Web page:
Here is a taste:
The Project’s founders are a murderers’ row of conservative operatives. Wilson, who has worked for Rudolph Giuliani and Dick Cheney, counts hundreds of elections, from “dogcatcher to U.S. Senate,” that he and the other founders have helped Republicans win. Schmidt served in the George W. Bush White House, where he was instrumental in seating the Supreme Court Justices Samuel Alito and John Roberts. He is widely known for having suggested Sarah Palin as a running mate for McCain, in 2008. Schmidt clearly regrets choosing someone whose crude populism presaged Trump. He was a source for “Game Change,” a book about the McCain campaign that characterized Palin as unprepared and difficult; in September, he said that Palin represented “the beginning of the politics of cowardice and fear.”
Another founder, Reed Galen, whose father worked for Newt Gingrich and Dan Quayle, oversaw with Schmidt the reëlection campaign of the California governor Arnold Schwarzenegger. John Weaver, a Texan whom the Democratic strategist James Carville nicknamed Meat Cleaver Weaver, spent a decade trying to get McCain elected to the Presidency. Stuart Stevens was Mitt Romney’s chief strategist in the 2012 race against Barack Obama. A notable early Project participant was George Conway, the lawyer who antagonizes Trump on Twitter—“You. Are. Nuts.”—and whose wife, Kellyanne, was a top White House adviser until she resigned, in August. The couple, citing family demands, receded from public life, and George Conway quit the Project.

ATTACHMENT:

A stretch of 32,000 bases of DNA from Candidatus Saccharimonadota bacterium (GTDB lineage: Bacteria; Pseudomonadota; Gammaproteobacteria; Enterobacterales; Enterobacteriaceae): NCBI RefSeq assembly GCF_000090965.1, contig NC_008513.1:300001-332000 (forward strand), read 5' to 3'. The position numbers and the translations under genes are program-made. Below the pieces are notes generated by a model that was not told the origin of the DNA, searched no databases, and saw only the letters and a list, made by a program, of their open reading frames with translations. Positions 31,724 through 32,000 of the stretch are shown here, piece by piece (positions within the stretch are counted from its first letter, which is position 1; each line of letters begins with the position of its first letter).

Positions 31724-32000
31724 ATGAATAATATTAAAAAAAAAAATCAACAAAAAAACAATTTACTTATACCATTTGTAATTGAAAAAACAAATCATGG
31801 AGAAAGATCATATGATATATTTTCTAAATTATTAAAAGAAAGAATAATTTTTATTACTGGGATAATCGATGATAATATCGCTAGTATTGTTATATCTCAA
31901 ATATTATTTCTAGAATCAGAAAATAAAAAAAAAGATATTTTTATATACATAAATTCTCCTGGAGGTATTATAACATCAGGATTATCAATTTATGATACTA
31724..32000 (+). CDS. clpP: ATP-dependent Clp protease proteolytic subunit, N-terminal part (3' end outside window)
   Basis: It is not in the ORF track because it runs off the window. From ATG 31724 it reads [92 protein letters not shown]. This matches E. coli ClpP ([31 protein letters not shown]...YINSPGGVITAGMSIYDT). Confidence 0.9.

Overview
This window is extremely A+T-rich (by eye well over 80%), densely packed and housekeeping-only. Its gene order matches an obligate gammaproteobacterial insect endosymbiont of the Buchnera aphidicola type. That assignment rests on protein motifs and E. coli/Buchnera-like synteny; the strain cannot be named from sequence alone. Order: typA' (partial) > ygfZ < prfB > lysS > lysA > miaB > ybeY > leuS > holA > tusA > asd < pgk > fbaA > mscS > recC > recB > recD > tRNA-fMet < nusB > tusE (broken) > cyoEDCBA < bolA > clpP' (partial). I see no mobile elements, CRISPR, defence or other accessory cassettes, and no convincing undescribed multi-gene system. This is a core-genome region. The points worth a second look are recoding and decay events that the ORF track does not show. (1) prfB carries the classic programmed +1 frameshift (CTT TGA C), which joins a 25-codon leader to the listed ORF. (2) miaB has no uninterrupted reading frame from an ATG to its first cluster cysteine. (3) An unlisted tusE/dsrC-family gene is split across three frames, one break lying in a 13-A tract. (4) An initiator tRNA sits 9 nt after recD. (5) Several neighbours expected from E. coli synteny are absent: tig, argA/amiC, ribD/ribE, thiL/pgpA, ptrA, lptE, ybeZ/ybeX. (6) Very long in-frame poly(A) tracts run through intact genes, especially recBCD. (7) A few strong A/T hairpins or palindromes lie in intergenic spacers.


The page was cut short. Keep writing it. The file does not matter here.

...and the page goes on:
The consultant Sarah Longwell, who heads a group called Republican Voters Against Trump, said, of the leaders of the Lincoln Project, “They’ve very successfully tapped into the rage that a lot of people feel, including me.” The Project’s scorched-earth approach distinguishes it from similar organizations: the founders, some of whom have entirely shed their Republican identities, have left themselves no clear path of return. (Wilson and Schmidt are now registered Independents.) Longwell said, “In many ways, this is their last stand.”
Most of the Project’s core founders are in their fifties and came of age under Ronald Reagan. They were drawn to Reagan’s optimism and to his belief in fiscally responsible government, which, as Galen points out, “doesn’t necessarily mean lower taxes—it means being smart with taxpayers’ money.” Socially, they favor individual liberty: worship however you want, marry whomever you want. They support responsible gun ownership and a judiciously interventionist foreign policy. Weaver served in the Air Force, and Wilson worked in the Defense Department, but all the founders revere military service. In 2015, Trump disgusted them when he mocked McCain—a fighter pilot who was a P.O.W. during Vietnam—by saying, “I like people that weren’t captured.”
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